The objective of this study was to determine the frequency of PAH in our CHD patients without genetic pathology who had undergone cardiac catheterization for an isolated, large left-to-right shunt and to characterize the variables correlating with RpI. Identifying the parameters which correlate with the pulmonary vascular resistance index could provide very helpful indications for the management and the prognosis of these patients.

2. Methods

2.1. Study Design and Population

A total of 242 patients aged 4–198 months with a diagnosis of CHD and isolated, large left-to-right shunt who had been seen between October 2006 and November 2011 at the Pediatric Cardiology Department of the Gazi University Medical School were included in this retrospective evaluation. The cases were evaluated in three separate groups. Group I consisted of patients with a diagnosis of PAH. Criteria for the diagnosis of PAH were a mean pulmonary artery pressure (PAPmean) > 25 mmHg, pulmonary capillary wedge pressure (PCWP) < 15 mmHg, pulmonary vascular resistance index (RpI) > 3 WU/m² (250 dyn·s·cm−5) [7]. PH in group II was defined as hyperkinetic pulmonary hypertension (HPH) for a PAPmean of ≥25 mmHg as measured at rest during right heart catheterization and RpI < 3 WU/m². Patients with a PAPmean < 25 mmHg measured as described above were assigned to group III [8, 9].

Patients who had been evaluated by invasive hemodynamic diagnostics by cardiac catheterization in view of an intervention necessitated by heart failure and cardiomegaly were included in the surgical treatment plan, as well as patients who fulfilled the criteria decribed below. The inclusion criterion for the presence of a large left-to-right shunt at evaluation by transthoracic echocardiography (TTE) was a diameter of >2 cm for an atrial septal defect (ASD) and >1 cm for a ventricular septal defect (VSD) [10]. The inclusion criterion for the patent ductus arteriosus (PDA) was the presence of a left-to-right shunt at ductal level by TTE and the presence of the characteristic murmur for the PDA on physical examination. Criteria for exclusion from the study were the following: patients given general anesthesia for cardiac catheterization, those necessitating oxygen therapy and respiratory support, patients with additional systemic disease or genetic pathology such as Down’s syndrome, presence of a general condition which could negatively impact hemodynamic determinations, patients with low cardiac output, those receiving treatment for congestive heart failure, patients with aneurysm, and those with pouch formation.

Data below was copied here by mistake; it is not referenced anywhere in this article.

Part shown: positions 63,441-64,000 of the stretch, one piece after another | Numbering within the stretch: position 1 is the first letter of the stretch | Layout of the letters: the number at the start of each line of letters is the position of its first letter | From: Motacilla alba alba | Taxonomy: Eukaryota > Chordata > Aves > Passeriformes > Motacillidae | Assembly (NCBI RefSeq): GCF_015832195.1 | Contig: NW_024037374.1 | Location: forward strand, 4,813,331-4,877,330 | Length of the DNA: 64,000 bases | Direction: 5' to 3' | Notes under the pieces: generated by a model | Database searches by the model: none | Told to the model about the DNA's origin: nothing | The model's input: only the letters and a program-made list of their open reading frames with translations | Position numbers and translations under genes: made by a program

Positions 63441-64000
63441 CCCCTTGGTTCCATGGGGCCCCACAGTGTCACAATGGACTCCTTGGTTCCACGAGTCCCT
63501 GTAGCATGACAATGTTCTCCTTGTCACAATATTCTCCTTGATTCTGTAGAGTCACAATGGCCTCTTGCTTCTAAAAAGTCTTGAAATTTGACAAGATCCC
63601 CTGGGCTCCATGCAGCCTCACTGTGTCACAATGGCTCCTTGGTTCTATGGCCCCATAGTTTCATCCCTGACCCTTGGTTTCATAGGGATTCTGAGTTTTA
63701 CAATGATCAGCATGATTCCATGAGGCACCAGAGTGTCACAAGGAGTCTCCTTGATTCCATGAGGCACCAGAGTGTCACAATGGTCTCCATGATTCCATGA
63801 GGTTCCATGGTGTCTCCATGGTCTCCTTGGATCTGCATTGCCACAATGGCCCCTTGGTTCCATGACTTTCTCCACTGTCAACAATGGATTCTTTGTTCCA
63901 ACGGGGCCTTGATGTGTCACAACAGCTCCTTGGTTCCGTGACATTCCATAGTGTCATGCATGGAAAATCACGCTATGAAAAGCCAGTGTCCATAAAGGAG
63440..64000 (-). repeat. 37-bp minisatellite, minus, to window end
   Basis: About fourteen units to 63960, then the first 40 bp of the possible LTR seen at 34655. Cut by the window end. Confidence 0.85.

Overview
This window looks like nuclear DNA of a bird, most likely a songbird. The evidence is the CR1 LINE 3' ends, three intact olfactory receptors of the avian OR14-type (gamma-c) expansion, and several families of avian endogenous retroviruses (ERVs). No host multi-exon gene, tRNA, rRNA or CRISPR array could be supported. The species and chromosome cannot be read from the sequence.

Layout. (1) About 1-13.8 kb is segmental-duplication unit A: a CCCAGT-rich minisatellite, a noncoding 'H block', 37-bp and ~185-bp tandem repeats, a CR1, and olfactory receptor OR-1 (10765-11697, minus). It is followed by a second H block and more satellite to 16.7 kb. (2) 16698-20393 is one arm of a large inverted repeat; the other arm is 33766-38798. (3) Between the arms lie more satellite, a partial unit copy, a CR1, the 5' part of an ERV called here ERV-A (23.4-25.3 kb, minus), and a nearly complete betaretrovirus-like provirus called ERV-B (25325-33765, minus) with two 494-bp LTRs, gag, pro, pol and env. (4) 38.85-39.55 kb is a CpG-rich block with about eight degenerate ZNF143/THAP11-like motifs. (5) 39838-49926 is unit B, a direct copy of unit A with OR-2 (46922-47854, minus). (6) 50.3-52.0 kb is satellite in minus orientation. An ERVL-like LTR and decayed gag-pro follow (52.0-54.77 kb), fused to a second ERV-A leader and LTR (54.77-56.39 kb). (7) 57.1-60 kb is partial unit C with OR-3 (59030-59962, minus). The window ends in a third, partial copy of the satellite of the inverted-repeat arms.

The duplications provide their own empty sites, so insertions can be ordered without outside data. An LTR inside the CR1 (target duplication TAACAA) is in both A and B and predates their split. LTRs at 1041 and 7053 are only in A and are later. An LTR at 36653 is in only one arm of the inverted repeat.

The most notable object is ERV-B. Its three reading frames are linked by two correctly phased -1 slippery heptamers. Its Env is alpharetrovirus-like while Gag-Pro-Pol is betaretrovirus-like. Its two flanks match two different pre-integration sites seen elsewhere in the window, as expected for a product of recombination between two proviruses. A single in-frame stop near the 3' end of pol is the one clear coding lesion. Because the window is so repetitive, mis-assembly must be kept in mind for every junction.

2.2. Cardiac Catheterization

Premedication for cardiac catheterization was performed with intravenous midazolam, 0.1 mg/kg; patients who received additional sedative or anesthetic agents were excluded from the study in order to avoid measurement errors on which to base calculations after the Fick’s principle. Pressure recordings and blood samples were obtained from the heart chambers and the large vessels in all patients following catheterization of femoral vein and artery. Pulmonary blood flow (Qp) and systemic blood flow (Qs) was calculated on the basis of Fick’s principle. Hemodynamic measurements consisted of left atrial pressure, left atrial pressure or PCWP, systolic, diastolic and mean pulmonary artery pressures, pulmonary and systemic blood flow, flow ratio, pulmonary and systemic resistance, and resistance ratio. These values were divided by the body surface area for use as standardized indexes. Estimated values according to age, sex, and heart rate were used for oxygen consumption.

2.3. Statistical Analysis